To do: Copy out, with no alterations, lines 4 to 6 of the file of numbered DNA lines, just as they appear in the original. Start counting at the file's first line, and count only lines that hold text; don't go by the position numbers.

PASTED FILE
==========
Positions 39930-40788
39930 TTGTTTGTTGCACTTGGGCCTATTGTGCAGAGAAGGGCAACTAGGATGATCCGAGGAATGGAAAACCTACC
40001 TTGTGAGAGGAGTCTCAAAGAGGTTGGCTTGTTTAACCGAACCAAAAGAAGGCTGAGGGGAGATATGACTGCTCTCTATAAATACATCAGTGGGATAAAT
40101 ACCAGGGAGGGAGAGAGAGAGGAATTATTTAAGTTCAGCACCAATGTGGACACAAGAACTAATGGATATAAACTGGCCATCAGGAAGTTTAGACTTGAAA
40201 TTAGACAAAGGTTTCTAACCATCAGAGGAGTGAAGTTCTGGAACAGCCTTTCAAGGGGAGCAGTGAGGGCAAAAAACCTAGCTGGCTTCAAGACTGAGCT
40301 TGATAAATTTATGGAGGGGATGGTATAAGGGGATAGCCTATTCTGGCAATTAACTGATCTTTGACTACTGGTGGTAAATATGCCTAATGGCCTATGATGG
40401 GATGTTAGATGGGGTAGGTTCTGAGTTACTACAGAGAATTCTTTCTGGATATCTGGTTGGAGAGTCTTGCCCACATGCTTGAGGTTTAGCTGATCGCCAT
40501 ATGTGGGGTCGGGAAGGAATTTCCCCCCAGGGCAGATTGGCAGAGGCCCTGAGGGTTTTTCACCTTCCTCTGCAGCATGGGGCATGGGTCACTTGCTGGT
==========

40101 ACCAGGGAGGGAGAGAGAGAGGAATTATTTAAGTTCAGCACCAATGTGGACACAAGAACTAATGGATATAAACTGGCCATCAGGAAGTTTAGACTTGAAA
40201 TTAGACAAAGGTTTCTAACCATCAGAGGAGTGAAGTTCTGGAACAGCCTTTCAAGGGGAGCAGTGAGGGCAAAAAACCTAGCTGGCTTCAAGACTGAGCT
40301 TGATAAATTTATGGAGGGGATGGTATAAGGGGATAGCCTATTCTGGCAATTAACTGATCTTTGACTACTGGTGGTAAATATGCCTAATGGCCTATGATGG